Gun that could vaporise your enlarged prostate

Zap it: A tiny 'plasma gun' could ­provide a cure for an enlarged prostate

Zap it: A tiny 'plasma gun' could ­provide a cure for an enlarged prostate

A tiny ‘plasma gun’ could ­provide a cure for an enlarged prostate, a ­condition that affects 2.5 million men in Britain.

The device, which sits at the end of a probe, produces bursts of energy and is being used to treat benign prostatic hyperplasia, or BPH. This is where the prostate becomes enlarged as a result of age.

The prostate gland sits around the ­urethra, the tube that carries urine from the bladder out of the body. As the gland gets bigger, this affects the flow of urine, causing symptoms such as difficulty ­urinating. If left untreated, an enlarged prostate can cause kidney problems.

Most men with an enlarged prostate are treated with drugs that they have to take for the rest of their lives. But if medication does not work, some end up needing ­surgery to address the problem.

Unfortunately, the surgery is not always successful and can cause pain and bleeding. The new device, called the Plasma Button, zaps away excess prostate tissue without causing any bleeding.

It works by using electricity to produce a ‘plasma field’ — an intense burst of energy emanating from the button-shaped device.

As it hovers a couple of millimetres above the prostate, this energy heats the surrounding tissue until it is vaporised or turned into steam.

The button shape gives surgeons greater control when it comes to sculpting the remaining tissue so it is left smooth and unlikely to cause any further blockages. The ­procedure, which takes just a few minutes, provides instant relief.

The prostate is a walnut-shaped gland that produces semen. At ­different stages in a man’s life, it grows. The first time is during puberty, when it doubles in size, and the second begins around the age of 25, when it starts to expand at a much slower rate.

This steady growth continues for two or three decades, until the prostate presses on the urethra.

The first sign of the condition is usually trouble passing urine or ­difficulty starting even when the bladder is full.

As it develops, men need to get up several times a night and, in many cases, can’t venture out without planning their access to a loo.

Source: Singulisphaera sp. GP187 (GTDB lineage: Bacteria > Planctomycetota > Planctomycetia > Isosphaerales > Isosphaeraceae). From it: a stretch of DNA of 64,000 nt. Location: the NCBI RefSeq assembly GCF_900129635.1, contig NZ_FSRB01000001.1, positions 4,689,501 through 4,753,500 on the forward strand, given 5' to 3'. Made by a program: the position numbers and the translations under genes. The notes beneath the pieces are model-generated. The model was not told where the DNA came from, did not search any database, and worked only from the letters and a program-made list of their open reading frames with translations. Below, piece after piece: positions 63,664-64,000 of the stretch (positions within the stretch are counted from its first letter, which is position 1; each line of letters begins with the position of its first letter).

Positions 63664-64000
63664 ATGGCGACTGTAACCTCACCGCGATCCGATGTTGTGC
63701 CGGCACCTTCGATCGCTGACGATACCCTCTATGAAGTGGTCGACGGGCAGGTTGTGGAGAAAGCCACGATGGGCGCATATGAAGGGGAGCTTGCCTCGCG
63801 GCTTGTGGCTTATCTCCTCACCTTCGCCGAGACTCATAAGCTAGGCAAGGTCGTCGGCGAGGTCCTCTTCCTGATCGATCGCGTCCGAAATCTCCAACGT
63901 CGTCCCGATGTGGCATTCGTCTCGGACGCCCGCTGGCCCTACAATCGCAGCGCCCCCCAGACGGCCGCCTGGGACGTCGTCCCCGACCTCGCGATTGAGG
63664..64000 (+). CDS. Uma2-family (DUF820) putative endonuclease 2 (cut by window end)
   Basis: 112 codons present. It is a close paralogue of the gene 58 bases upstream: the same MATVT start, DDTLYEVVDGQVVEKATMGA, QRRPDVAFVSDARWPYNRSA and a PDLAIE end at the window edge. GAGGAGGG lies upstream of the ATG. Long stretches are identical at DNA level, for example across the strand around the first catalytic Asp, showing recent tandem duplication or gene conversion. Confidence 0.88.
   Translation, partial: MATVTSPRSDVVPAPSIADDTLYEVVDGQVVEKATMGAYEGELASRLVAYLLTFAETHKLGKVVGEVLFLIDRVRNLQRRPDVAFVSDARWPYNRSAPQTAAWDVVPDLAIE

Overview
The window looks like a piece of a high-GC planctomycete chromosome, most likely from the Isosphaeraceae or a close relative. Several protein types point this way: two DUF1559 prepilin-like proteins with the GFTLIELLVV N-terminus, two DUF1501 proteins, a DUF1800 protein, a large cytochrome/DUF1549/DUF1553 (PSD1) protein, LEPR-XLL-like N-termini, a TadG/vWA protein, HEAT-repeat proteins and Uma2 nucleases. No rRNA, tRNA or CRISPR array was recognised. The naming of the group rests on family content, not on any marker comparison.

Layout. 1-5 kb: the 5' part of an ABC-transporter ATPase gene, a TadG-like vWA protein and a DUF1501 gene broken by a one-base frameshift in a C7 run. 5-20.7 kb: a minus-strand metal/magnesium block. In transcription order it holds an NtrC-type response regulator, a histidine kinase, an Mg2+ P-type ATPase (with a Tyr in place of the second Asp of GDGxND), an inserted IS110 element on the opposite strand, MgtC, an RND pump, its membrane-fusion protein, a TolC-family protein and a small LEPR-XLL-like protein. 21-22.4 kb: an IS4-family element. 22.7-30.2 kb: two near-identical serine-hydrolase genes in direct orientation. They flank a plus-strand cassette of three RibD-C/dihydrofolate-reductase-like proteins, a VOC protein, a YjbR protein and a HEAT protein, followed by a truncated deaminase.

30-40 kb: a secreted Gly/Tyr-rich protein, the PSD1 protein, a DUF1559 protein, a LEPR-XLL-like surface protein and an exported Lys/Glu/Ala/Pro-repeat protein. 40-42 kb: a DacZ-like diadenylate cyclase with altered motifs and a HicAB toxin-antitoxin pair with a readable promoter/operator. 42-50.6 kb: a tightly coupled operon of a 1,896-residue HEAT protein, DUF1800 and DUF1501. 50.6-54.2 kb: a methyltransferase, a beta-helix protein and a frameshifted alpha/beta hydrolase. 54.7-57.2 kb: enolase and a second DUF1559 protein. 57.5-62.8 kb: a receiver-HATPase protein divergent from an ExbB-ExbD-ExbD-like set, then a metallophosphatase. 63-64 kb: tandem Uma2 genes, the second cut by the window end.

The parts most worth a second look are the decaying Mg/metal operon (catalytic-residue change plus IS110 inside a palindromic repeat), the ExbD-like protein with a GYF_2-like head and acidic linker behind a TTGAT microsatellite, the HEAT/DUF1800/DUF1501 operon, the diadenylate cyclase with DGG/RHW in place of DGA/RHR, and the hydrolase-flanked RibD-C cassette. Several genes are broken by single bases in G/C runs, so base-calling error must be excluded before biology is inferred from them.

Left untreated, BPH can cause kidney damage if it becomes ­impossible to urinate. It can also lead to bladder stones, depression and daytime tiredness due to ­constant broken sleep.

The exact cause remains unclear, but it may be due to high levels of the hormone testosterone, which is thought to stimulate the growth of abnormally high numbers of ­prostate cells.

Scientists have noticed that men who have been castrated early in life — and therefore ­produce no ­testosterone — never get BPH.

Treatment often involves ­alpha-blockers — drugs that relax muscle fibres within the prostate, but do not reduce its size. They can also cause dizziness and headaches.

Another group of drugs are 5-alpha-reductase inhibitors, which inhibit the growth of the ­prostate and make it shrink. But up to one in 20 men develops erection problems as a result of the drugs.

Around 50,000 men a year end up having surgery to correct the ­problem after drug therapies have failed.

But existing techniques, which usually involve using a ­surgical ‘loop’ to lop off excess ­tissue or burning it away with lasers, can have mixed results.

The Plasma Button, developed by U.S. technology firm Olympus, could be another effective option.

Research shows it causes almost no bleeding, requires less time in hospital and patients report much less discomfort than with other techniques.

Recently launched in the U.S., the button therapy could become available in Britain in two years.

‘This looks quite promising. It’s a new way to treat BPH ­surgically without causing ­bleeding or clotting afterwards,’ says Professor Roger Kirby, director of The ­Prostate ­Centre in London.

‘As the population ages, BPH is going to become more of a ­problem. So anything that enables us to deal with it more quickly and efficiently has got to be welcomed.’

Hundreds of men diagnosed with prostate cancer are opting to delay aggressive treatment in favour of being closely monitored, according to a study.

Until recently, many sufferers underwent ­surgery, but it often has serious side-effects such as impotence and incontinence.

Active surveillance — pioneered by Dr Chris Parker, of the ­Institute of Cancer Research — ensures men receive treatment only if they genuinely need it.

They are monitored ­by biopsy and testing levels of prostate ­specific antigen in the blood to see if their cancer progresses.

The method allows some men to avoid surgery and radiotherapy.

The study analysed 43,000 men diagnosed with localised prostate cancer. Of those eligible, four in ten of them chose active surveillance.

‘This growth in active surveillance use represents a significant shift of clinical ­practice in Britain and ­contrasts sharply with the U.S., where 95 per cent of low-risk patients have ­radical treatment,’ says Dr Parker.

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